Through Marlow’s photographs, we can admire all kinds of Soviet spa treatments, some futuristic looking, some curious, and some outright odd. We see a perplexed man with his arms and legs in buckets of mineral water at Matsesta spa near Sochi. Another holidaymaker is peering at the photographer from inside a spherical capsule which resembles a spaceship. Marlow documented all the timely wonders of Soviet medicine, including oxygen treatments, olive oil inhalations, sulphur baths and mud treatments.
On his journey, Marlow studied meticulously the day-to-day existence of the sanatoriums. Cooper, at the same time, was curious about the effect of the highly-controlled routine on its residents: “There is more than a touch of the primeval Butlins holiday-camp about a Soviet holiday. In the “October” rest-home near Odessa, for example, the day begins with reveille at 7 am. Ablutions are followed by half an hour of gymnastics before breakfast, which like all meals is served in two shifts. The day proceeds according to a tight schedule, with times set aside for medical check-ups and treatments, sports, compulsory after-lunch rest, daily cultural programming and recommended sessions of reading or chess. Even time spent sunbathing on the nearby beach is carefully monitored”.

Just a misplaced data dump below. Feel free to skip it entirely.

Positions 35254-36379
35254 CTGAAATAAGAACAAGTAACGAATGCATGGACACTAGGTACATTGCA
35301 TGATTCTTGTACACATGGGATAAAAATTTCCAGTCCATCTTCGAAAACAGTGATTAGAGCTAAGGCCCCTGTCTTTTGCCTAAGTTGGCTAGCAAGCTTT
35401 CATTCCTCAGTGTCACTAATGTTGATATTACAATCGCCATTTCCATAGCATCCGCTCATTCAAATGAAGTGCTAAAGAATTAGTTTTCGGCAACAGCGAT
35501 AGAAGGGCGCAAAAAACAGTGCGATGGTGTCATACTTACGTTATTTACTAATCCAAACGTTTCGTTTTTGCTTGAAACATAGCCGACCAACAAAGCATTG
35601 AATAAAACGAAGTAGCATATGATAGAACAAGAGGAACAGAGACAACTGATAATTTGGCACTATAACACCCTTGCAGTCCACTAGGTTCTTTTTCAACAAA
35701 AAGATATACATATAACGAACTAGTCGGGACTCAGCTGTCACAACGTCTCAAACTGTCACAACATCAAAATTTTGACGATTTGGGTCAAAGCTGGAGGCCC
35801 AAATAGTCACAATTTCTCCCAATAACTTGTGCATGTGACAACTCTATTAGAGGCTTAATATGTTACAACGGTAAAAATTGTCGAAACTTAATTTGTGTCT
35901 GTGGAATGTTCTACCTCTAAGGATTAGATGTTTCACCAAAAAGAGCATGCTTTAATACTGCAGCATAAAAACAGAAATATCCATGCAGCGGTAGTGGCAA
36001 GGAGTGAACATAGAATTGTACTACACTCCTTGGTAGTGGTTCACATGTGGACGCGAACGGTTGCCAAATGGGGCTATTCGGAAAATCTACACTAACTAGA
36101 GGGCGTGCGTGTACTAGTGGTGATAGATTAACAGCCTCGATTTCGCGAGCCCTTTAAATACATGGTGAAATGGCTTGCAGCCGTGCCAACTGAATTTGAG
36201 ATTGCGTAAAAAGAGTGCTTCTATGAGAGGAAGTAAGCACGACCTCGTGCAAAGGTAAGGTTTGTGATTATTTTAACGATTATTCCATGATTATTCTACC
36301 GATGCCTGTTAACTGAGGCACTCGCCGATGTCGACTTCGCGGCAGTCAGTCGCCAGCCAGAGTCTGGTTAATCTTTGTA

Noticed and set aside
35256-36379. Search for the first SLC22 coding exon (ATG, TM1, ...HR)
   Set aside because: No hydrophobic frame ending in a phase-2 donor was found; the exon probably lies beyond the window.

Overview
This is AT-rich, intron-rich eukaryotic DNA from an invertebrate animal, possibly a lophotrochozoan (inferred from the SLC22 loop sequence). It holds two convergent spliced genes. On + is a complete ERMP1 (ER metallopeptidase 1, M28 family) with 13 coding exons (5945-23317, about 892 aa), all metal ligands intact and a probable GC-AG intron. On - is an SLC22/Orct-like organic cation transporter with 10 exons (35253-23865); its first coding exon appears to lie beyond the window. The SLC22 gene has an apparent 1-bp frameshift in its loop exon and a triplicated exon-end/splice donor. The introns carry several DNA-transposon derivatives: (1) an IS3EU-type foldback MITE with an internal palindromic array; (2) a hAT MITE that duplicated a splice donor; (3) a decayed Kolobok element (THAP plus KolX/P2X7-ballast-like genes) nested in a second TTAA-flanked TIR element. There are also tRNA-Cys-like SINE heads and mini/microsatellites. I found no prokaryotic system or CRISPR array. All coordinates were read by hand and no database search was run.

Marlow’s series exposed a completely unknown side of the Soviet Union. Through the prism of holidays, he showed the collective nature of Soviet existence, the uniformity of experiences, but also very personal moments of joy and excitement. With his signature tools of vivid colors, rich light and a sense of humor, Marlow’s talent for connecting to his story through people blossomed in this series.
Peter Marlow began his photography career in 1975 working on an Italian cruise liner in the Caribbean before joining the Sygma news agency in Paris in 1976. Marlow became a member of Magnum Photos in 1986 and photographed subjects as diverse as Great Britain’s heritage sights and Japanese love hotels. Through his aesthetic observation, Marlow had always managed to capture the state of society on a deeper level.
"Even time spent sunbathing on the nearby beach is carefully monitored"
- Rodger Cooper
In Marlow’s Soviet holiday series, one could feel the spirit of change across the beaches ofSochi and Odessa, which would soon encompass USSR. While still living in a highly controlled society, young Soviet citizens were developing a taste for Western music and fashion (most notably, tight jeans and T-shirts with American slogans worn at the discotech). There was clearly a desire for the hedonism and idleness, which the system has denied them for so long.
Peter Marlow’s Soviet holiday series is a unique document of an era. Upon leaving Russia in 1981, the photographer didn’t know that Gorbachev’s policy of perestroika would start in 1985, and that the USSR would collapse in 1991. Soviet holiday culture as Marlow saw it was doomed to disappear, but through his work, it was preserved in all its curious splendor.
Published as part of Magnum’s summer series of stories: ‘Life by the Sea: Exploring identity through society at leisure and the pursuit of pleasure’. See the rest of the stories from the series here.